Golf the Fore Letter Word

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Status: Finished  |  Genre: Sports  |  House: Booksie Classic
How to improve your golf game in a couple of easy steps.

Submitted: May 27, 2010

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Submitted: May 27, 2010



Golf, it’s just a four letter word right? There are other four letter words that would also fit in the category with golf, but we prefer not to use them in public. Golf brings us a sense of reality that we’ve never felt before. You would understand what I meant if you were to play a round of golf yourself, or just watch one for that matter. Actually Irenig that statement and tell you not to watch golf, unless you're preparing for a long hibernation. It’s always entertaining what happens to people while they’re playing. That’s why I intend to show you the side of golf that few people understand, a side of golf I call ‘In the zone’. It’s a portion of the golf game that takes time (10+ years) and effort to achieve. From a pro’s point of view, ‘In the zone’ is having ‘The perfect game’. You can putt, chip, drive, and keep a great attitude even while facing disappointment- which, let's face it, happens often.

Here's the scene:It’s another beautiful day at The Club. Jen and Kim both step up to the third tee box and hit their drives. Kim drives it an amazing 250 yards, while Jen falls short of Kim by a good 30 yards. Even though Kim is 30 yards ahead, she has also found her way into the rough while Jen is sitting perfectly in the middle of the fairway. What can we learn from this scenario? Accuracy is everything. Irepeat, EVERYTHING. You may be able to hit your drive 300 yards, but that doesn’t mean diddly-squat if you’re 50 yards in the woods, inside a beaver den.

Kim and Jen both step up to hit their next shots. Jen takes out her six iron while Kim proceeds to take out her pitching wedge. Jen lands her shot pin high while Kim ends up short and slightly right of the green. Now what exactly was Kim thinking? Here’s Kim’s reaction. “Dangit! I swear this is the right club, I just hit it bad.” Now, hitting it ‘bad’ seems to occur very often with Kim. This is because of improper club selection. Would you try to swing harder with the wrong club just to impress people with your distance and end up way off-line? Or would you take a slow swing with the proper club and hit it perfectly straight? Interestingly enough, most people would not choose the latter. Why? It’s all because of pride- You know who you are. You have the joy of saying “I hit my nine iron 150 yards,” and people will be impressed until they see you hit it straight into the sand trap 20 yards left of the green.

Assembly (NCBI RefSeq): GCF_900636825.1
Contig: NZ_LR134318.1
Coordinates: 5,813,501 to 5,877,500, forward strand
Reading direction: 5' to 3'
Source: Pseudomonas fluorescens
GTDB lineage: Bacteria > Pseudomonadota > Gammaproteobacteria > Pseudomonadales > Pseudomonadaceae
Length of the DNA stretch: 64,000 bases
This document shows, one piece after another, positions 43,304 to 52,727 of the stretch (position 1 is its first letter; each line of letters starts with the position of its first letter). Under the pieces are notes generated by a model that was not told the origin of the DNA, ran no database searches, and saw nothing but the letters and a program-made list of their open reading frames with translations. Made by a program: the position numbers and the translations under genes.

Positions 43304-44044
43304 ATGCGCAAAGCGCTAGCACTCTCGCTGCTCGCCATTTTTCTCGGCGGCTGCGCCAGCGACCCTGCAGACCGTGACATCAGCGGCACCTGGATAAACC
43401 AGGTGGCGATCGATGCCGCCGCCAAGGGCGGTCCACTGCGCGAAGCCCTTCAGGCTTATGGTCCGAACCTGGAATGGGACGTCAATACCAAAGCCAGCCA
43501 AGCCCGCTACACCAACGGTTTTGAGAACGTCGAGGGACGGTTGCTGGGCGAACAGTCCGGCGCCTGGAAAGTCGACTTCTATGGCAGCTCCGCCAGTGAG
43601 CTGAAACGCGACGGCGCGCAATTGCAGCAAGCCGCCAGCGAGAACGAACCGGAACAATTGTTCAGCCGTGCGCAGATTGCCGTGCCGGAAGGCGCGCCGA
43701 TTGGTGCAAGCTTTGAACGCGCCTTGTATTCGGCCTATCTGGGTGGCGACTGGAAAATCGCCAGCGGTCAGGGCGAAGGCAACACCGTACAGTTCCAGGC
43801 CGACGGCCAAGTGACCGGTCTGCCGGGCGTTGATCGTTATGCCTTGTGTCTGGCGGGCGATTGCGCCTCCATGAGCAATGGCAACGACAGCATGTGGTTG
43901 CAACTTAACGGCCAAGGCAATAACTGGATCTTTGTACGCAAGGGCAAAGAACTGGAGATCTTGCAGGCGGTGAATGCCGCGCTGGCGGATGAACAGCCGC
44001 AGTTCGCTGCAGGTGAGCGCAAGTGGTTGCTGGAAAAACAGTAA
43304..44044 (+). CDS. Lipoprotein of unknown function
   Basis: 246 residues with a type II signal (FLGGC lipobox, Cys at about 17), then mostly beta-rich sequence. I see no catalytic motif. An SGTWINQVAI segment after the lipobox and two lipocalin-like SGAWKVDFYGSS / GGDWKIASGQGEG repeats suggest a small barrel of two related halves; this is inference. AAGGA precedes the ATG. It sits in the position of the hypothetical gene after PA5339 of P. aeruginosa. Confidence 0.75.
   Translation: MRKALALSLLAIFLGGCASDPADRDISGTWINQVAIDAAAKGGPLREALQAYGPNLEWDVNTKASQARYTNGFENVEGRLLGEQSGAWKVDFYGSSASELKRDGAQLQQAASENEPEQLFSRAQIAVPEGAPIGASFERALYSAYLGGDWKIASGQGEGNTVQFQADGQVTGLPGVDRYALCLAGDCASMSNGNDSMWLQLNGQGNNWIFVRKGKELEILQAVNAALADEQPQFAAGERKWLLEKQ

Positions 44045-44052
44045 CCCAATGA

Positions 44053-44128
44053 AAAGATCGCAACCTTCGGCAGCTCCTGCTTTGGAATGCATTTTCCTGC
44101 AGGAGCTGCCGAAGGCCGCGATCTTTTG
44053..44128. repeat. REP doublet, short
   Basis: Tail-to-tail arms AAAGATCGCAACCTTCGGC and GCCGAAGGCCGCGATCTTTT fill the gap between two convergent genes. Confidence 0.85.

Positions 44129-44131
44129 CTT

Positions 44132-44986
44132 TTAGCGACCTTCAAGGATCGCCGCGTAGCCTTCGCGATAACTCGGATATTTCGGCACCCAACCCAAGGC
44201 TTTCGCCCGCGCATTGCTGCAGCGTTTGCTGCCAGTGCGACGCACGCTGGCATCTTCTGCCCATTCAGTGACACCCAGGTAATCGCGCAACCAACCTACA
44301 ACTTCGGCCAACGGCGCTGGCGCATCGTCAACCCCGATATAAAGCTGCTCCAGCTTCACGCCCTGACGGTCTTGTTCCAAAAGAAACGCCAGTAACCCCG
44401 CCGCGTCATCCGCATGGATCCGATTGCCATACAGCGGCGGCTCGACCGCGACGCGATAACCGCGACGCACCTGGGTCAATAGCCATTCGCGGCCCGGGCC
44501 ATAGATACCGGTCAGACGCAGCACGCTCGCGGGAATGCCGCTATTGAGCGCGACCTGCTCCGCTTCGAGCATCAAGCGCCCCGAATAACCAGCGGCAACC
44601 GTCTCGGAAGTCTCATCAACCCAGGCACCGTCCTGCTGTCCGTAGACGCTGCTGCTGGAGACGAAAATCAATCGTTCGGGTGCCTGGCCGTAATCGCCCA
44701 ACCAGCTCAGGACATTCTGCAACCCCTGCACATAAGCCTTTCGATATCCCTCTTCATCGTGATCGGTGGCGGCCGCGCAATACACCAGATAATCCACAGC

Here’s Kim once again. She has a 20 yard chip. Most people would hear that and say, “Twenty yards? That’s easy.” Yes, it is easy to hit twenty yards, but stopping dead at the hole is a completely different story. Kim’s chip lands and rolls up to three feet from the hole. Trust me, that is in NOWAY an easy shot. Chipping is a saving method, and Kim just happens to be one of the best chippers in the conference. The only stubborn point is that she refuses to use anything other than a wedge. While wedges can be your best friend in certain situations (lob shots, sand traps), they can also get you into a lot of trouble if you skid one across the green while attempting a fancy (and unncessary)flop shot. Using low running clubs like nine irons or seven irons can be more effective for players who aren’t so confident with their chipping skills, and have a lot of green to work with.

Both Jen and Kim end up with a par on that hole. I know what you’re asking. How could Jennifer end up with a par from ten feet? She might be able to shoot darts from 150 yards in, but she seriously needs to work on her putting. That’s what’ll win you a match - it's a statistical fact. Putting is a necessity in golf. You have to practice it at least every other day, and always twice as long as the time you spent on the driving range! When Tiger Woods was winning major after major, the one thing that everyone talked about was his amazing putting. He could sink a putt from forty feet, no sweat. Now that he’s wrapped up in trying to hit his drives longer and longer, he’s lost focus on what’s really important, and he isn’t playing at his best.

Kim and Jen both showed something on this first hole that can make the difference between an even par round and an eighty. Positive attitude! Both girls showed great control of their emotions by turning a bad shot into a ‘grin and bear it’ situation. Even though Kim hit two bad shots in a row, she still came out with a par and that’s the most important thing she could do. One thing that you do not want to do is act like ‘Happy Gilmore’. Throwing clubs, cursing, and beating up opponents is not proper behavior for golfers – and will most likely end with a disqualification from the round if not banishment from the club altogether.

Many people get upset about golf because they can’t seem to learn it in one day. That’s exactly why they shouldn’t play golf! Kim and Jen have spent years practicing their golf games. That’s what sets golf apart from all other sports. You can be decent at soccer and still win a game, you can be decent at short-stop on a softball team and still win a game, but in golf, you can’t be just decent and expect to win by yourself. Practice makes perfect and to be perfect at golf takes? You guessed it, practice.

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